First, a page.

“I’ve heard that down in the city, there’s places that sell nothing but vinyl these days, but every month, I sell just a little bit more,” he said. “The vinyl has gotten up to my CD sales, it hasn’t surpassed it, but more and more people are getting up to vinyl, both new and used.”
Our ears respond best to analog sound in the form of vibrations, Koenig said, whether they come from the resonance of a person’s voice across their vocal chords or the strings of a guitar. People are getting more into the quality of sound in listening to music, which is bringing them back to the velvety, analog song of vinyl.
“People who are more interested in Muzak have their ‘magic boxes’ loaded up with hundreds of songs,” he said, referring to electronic music genres and devices that play mp3s. “But for the quality of sound, vinyl can’t be beat.”
Ordering music through a computer screen may offer an endless amount of variety, but it’s devoid of the personal connection found from walking into a record store.
“Personally, I’m a touchy feely kind of guy,” Koenig said. “I like to look at what I’m buying, 1, and 2, you get to look at the artwork; you get to have the artwork. When you walk in and buy something, you can look though and see the artwork on vinyl — the artwork on vinyl can’t be beat. And just to shop around. … It’s that touch and feel kind of experience.”
Koenig said he’d encourage people to shop locally for their music for the same reason he would support a local hardware store or a local musician — that’s how you keep your local economy going. And it doesn’t hurt that Record Store Day provides pretty hefty incentives to check out your local vinyl stash.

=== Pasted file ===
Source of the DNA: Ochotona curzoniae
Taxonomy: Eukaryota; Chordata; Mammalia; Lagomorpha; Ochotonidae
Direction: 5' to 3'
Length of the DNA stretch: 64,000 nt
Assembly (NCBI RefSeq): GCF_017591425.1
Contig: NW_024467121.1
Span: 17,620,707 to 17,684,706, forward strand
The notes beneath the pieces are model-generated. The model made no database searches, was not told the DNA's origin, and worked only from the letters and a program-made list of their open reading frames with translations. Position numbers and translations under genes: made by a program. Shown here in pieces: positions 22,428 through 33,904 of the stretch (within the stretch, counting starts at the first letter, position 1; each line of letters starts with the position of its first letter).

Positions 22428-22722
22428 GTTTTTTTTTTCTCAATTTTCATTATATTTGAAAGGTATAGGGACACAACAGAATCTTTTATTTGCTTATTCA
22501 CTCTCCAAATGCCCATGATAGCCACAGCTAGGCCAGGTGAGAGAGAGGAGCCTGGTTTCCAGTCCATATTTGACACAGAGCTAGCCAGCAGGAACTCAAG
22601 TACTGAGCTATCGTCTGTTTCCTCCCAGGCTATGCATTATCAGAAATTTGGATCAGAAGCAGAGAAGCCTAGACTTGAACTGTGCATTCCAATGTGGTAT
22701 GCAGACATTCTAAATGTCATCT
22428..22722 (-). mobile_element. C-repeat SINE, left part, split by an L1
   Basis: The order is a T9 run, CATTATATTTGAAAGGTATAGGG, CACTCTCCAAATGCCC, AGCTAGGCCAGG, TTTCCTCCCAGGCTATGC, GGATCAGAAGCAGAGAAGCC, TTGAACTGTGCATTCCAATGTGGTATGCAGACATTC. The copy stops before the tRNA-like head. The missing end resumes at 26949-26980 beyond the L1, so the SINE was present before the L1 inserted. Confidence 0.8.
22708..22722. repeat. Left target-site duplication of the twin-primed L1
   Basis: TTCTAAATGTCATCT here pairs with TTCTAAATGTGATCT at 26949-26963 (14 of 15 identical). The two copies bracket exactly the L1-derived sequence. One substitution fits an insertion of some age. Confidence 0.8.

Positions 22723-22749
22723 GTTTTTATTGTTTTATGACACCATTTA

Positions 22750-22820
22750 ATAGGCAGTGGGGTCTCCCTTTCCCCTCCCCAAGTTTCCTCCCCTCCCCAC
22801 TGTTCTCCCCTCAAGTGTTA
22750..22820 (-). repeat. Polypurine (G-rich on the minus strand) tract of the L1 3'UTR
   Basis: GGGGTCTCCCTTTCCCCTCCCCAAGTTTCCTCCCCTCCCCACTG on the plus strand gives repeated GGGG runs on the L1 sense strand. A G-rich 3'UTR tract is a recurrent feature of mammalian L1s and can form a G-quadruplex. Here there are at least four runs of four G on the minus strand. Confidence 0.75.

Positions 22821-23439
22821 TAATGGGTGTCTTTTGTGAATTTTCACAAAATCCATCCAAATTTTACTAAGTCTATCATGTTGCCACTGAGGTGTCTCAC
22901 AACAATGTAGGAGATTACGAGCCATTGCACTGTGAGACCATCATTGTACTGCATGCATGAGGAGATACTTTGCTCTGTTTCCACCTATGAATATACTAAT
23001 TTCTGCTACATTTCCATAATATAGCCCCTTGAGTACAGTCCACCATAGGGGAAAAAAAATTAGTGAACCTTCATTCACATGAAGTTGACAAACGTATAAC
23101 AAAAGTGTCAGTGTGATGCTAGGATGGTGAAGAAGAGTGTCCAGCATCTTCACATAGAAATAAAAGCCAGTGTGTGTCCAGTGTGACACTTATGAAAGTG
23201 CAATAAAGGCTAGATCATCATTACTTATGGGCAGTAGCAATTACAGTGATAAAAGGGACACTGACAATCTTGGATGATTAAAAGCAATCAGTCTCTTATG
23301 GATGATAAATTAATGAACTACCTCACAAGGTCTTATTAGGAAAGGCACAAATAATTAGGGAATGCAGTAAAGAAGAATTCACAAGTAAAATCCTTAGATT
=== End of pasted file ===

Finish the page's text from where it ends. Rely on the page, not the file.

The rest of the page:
“I think it’s a great way for the labels and the artists to go through their archives,” he said. “This limited edition stuff that’s coming out is stuff that fans want to hear and might not otherwise have been released. They go through and they grab some B-sides or some of the music that wasn’t quite so mainstream, and therefore, it’s getting it to the fans who want to hear the music.
“It’s limited — most of it is limited edition vinyl, which in the past, and will be in the future, maintains its value much more because it’s not something they are producing hundreds of thousands of. There’s maybe 1, 2, 4 thousand copies made worldwide. It’s something you might cherish and keep around because it’s not something, if you lose it, you can’t just run back out and grab it.”
About Record Store Day
Record Store Day was conceived in 2007 at a gathering of independent record storeowners. It now includes nearly 1,400 independently owned record stores in the U.S. and thousands of similar stores internationally. There stores participating in Record Store Day on every continent except Antarctica.
Every year, the Record Store Day Powers That Be pick an ambassador, and this year it’s Dave Grohl, former drummer with Nirvana and founder of the Foo Fighters.
“I found my calling in the back bin of a dark, dusty record store,” Grohl said in a video on the Record Store Day website. “I believe that the power of the record store to inspire is still alive and well and that their importance to our next generation of musicians is crucial.”
He said he felt his spark as a kid when he picked up 1975s K-Tel’s “Blockbuster 20 Original Hits” by the original Stars in a record store in his suburban Virginia neighborhood. It featured Alice Cooper, War, Kool and the Gang, Average White Band and many more.
Vail Daily reporter Randy Wyrick contributed to this article.